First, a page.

Director: Jim Jarmusch
Runtime: 122 minutes
While big budget vampire endeavors have mostly failed (critically and commercially), the independent and foreign circuits have been much more successful. 2008 gave us the Swedish Let the Right One In, and the following year saw the release of South Korea's Thirst. And, just last year, Neil Jordan's Byzantium, though hardly a consensus favorite, was still a success. These stories work because, despite their centuries old, supernatural characters, focus on character-driven intimacy, rather than grandiose battles. The same is also true of Jim Jarmusch's Only Lovers Left Alive, in which the hazy atmosphere takes precedence over bloodshed and fangs.
That's not to say that there isn't a good deal of the red stuff seen on screen, but it's almost never accompanied by violence. Detroit-based Adam (Tom Hiddleston), a total shut in, gets his blood from a nearby hospital lab. Though the temptation to feed on a human (or "zombie," as Adam derisively refers to them) remains, Adam remains resolute in his isolation. On the other hand, his lover Eve (Tilda Swinton), though hardly a party-goer, spends her nights traversing the ancient, empty streets of Tangier. If nothing else, Only Lovers Left Alive is proof that slow motion footage of Tilda Swinton never gets old. Other than excursions to meet friends or acquire blood (O-negative is the drink of choice), however, the ancient lovers remain in their brilliantly conceived apartments listening to music.
If anything, music seems to be the last thing that really holds them together. Jarmusch and cinematographer Yorick Le Saux open the film with a series of spiraling shots: first the night sky, then a spinning record, and then overhead views of Adam and Eve in their respective homes. Yet while Eve seems content to lie back and let the music drift over her, Adam slouches on his couch. His conditional immortality has taken a toll on him, to the point where he commissions his lone "friend" (Anton Yelchin) to find him a wooden bullet. Sensing her lover's emotional despair, Eve travels to Detroit (night flights only, of course), to reconnect with her eternal beloved one.
From that point on, Only Lovers Left Alive doesn't really change much. Even the arrival of Eve's wild sister Ava (Mia Wasikowska), doesn't shake up the film's routine too much. There are conversations about past friends (Lord Byron, Schubert), drives around the most desolate parts of Detroit, and music to liven the mood. On paper, it sounds like it shouldn't work. There's so little that happens in Only Lovers Left Alive, which is why it's a good thing that Jarmusch and his collaborators nail the dreamy atmosphere from the opening frames. The pacing is hardly taut, but the combination of the photography and music is steadily engaging in its own laid back way.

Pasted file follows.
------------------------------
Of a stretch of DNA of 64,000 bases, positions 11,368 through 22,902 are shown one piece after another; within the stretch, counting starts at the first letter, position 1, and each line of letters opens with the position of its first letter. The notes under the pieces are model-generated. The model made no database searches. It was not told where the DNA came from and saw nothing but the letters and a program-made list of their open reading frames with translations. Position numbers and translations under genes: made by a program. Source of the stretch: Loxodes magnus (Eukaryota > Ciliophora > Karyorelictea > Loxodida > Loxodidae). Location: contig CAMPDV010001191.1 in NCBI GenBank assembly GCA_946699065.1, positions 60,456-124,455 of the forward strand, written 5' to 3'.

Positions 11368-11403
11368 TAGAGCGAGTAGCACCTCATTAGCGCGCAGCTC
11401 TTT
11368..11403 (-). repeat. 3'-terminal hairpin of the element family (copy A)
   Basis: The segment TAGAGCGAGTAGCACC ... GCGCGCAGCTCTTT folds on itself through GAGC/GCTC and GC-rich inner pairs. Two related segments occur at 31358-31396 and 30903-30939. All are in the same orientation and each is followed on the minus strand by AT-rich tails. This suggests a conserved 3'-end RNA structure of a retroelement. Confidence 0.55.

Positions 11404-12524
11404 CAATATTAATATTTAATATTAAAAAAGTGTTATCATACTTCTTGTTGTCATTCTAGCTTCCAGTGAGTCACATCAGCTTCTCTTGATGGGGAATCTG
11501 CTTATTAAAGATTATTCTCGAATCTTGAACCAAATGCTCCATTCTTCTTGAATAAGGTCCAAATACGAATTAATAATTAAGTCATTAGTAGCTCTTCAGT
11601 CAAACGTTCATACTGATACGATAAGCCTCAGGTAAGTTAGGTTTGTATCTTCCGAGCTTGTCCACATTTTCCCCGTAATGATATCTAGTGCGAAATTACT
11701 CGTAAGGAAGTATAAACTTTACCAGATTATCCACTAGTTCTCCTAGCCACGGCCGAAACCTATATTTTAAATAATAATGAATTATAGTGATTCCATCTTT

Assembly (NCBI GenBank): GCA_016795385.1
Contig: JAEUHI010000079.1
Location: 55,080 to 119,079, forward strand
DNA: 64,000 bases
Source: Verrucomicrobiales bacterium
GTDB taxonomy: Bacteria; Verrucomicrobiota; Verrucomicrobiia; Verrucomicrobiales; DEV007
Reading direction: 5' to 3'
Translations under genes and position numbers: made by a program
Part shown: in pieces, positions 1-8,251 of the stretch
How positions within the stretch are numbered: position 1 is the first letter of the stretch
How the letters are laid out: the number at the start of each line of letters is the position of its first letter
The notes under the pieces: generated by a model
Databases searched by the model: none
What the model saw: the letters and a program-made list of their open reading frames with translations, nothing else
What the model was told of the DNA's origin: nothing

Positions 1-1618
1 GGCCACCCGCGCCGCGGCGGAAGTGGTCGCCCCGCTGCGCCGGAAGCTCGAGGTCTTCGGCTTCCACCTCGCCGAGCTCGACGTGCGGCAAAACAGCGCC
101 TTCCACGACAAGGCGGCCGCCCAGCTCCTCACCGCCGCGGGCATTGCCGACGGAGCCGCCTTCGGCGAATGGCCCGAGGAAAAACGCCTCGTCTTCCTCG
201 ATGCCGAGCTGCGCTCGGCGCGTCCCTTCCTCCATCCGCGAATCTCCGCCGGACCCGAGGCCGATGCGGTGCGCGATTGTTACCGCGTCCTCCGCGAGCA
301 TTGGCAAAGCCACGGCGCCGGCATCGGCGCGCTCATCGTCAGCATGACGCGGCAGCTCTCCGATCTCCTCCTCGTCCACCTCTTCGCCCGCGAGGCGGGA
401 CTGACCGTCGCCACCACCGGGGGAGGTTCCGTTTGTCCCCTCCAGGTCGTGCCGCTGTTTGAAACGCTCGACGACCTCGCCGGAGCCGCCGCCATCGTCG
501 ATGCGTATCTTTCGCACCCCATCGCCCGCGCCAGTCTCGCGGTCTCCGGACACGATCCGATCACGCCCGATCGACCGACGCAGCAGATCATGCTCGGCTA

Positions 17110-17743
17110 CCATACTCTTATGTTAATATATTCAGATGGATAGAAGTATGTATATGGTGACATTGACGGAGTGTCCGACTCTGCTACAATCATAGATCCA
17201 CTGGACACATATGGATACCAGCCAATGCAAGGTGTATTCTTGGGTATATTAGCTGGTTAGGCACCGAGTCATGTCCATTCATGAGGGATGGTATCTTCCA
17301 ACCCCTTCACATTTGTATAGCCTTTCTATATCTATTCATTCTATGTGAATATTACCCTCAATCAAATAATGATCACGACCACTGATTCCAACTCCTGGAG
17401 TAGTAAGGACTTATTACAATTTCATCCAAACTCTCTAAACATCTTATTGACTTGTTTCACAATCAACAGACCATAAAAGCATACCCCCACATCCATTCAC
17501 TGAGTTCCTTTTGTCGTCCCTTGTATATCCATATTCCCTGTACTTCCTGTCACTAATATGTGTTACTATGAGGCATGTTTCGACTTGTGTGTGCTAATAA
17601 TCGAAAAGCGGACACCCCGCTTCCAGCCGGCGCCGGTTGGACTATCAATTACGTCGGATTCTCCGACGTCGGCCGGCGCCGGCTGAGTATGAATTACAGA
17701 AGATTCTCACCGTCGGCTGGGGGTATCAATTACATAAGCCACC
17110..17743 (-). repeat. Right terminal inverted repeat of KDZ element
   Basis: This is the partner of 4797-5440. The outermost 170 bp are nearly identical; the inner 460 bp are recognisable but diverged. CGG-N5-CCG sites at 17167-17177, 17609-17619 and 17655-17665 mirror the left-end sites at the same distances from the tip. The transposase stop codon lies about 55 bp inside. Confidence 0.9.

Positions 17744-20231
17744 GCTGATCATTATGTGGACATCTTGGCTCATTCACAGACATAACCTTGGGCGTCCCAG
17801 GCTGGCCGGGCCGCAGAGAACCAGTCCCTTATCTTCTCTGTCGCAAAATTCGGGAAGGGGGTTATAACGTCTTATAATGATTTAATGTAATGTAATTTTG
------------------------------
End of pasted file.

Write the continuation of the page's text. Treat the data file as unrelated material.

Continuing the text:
Atmospherics aside, the real draw here is Swinton. Known for her ice queen roles, it's refreshing to see her take a break and play a lighter, fun-spirited character. A lover of literature, Eve's apartment is practically overflowing with books from across the centuries. She thrives on her immortality, while still feeling the pangs of mortality when they hit (her scenes with John Hurt's sickly vampire version of Christopher Marlowe are among the film's best). Whether trying to dance for Adam and drag him out of his funk, or mourning the loss of a loved one, Swinton is the film's clear standout.
By contrast, Hiddleston is something of a disappointment. Though the role calls for brooding intensity, there doesn't really seem to be a lot going on behind his eyes. We get a better sense of him based on his interactions with Eve, rather than Hiddleston's own performance. Though the actor certainly has the look for the role (vampires tend to come from chiseled, high cheek-boned stock), his presence here is curiously (pardon the pun) bloodless. Supporting turns from Hurt, Yelchin, and Wasikowska punch up the film, but it's still a bit disappointing that only half of the central couple is genuinely compelling to watch. Yet Hiddleston's role is so often passive, that there's little he can do to hold the film back. If anything, his flat work gives more breathing room to the rest of the ensemble.
Aside from Swinton's lovely work, the second best performer of the lot is Jarmusch in his roles as writer and director. Only Lovers Left Alive could have easily drifted into repetitive tediousness, but I found myself caught up in every jam session, blood drinking, and nighttime drive. The techniques used in the film, like the slow motion, are smartly used, and never outstay their welcome.
The artistic and technical aspects are also first rate, making smart use of the modest budget. Le Saux works low key wonders with scenes shot entirely indoors or at night, highlighting the immaculately designed apartments that house the titular lovers. The art direction functions as a smart interpretation of the minds of the characters: Adam's apartment is dingy and cluttered, while Eve's is ancient and beautiful. The former is bored of immortality, while the latter is at peace with it, and thrives on it. Only Lovers Left Alive may not have a lot to say, but it does know how to say it well.